Want to start growing a vegetable garden? It’s easier than you think. You don’t have to go to the store and buy seeds, plant them, then worry if they will ever sprout. Starting a garden with your kitchen scraps is an easy way to grow your vegetables. Don’t discard scraps like pineapple tops, celery bases, onion tops, green onion ends, or ginger roots because they are your future plants.
Before you decide to grow your garden, you need to make sure that you have healthy soil. If the soil is dry and void of nutrients, the plants will not grow. Rather than going to the store to buy fertilizer or mulch, you can easily compost your soil by using produce scraps (the ones you aren’t going to plant, of course). The best way to avoid trashing your produce scraps is to keep a sealed container next to the area where you prep meals. Put banana peels, citrus rinds, apple cores, herbal tea bags, onion skins, or melon rinds, among other items, in the container until it gets full. Make sure you have a good lid because it will start to smell. Using a spade or shovel, dig a hole or multiple holes in the soil, and dump the scraps in. Chop the scraps up with your spade or shovel, cover them with dirt, and let the composting begin. Do this to the entire area where you are going to plant your garden.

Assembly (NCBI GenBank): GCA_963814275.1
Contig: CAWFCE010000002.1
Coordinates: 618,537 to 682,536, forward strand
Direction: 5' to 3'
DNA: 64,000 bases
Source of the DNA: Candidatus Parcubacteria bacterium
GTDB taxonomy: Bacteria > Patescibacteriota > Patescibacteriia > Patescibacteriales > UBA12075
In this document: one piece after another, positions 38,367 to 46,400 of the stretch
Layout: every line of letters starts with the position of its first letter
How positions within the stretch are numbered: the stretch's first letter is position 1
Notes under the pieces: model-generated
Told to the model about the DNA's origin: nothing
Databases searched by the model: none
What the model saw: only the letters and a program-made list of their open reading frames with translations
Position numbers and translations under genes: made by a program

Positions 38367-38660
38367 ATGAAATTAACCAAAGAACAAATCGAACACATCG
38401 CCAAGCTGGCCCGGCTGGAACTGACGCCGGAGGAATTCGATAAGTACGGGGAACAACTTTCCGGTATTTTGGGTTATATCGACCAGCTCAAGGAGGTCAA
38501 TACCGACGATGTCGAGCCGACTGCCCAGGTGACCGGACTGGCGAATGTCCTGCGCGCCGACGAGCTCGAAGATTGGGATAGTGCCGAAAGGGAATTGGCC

When you put these produce scraps under the soil to compost, worms journey to their new food. Having worms in your soil means that it is healthy. Earthworms are like free farm help because they turn the soil, meaning they bring down organic matter from the top and combine it with the soil underneath. They essentially eat your produce scraps, which you buried, and transform them into valuable fertilizer.
Start growing your produce scraps in water, just like the video indicates, at the same time you begin composting your soil. Your soil will be healthy and ready for planting in about a week, which is the time your scraps need to spend in water in the window sill. By following the steps in the video, you’ll be able to start a garden from your kitchen scraps. Let us know if you have any other produce items that you’ve grown from kitchen scraps.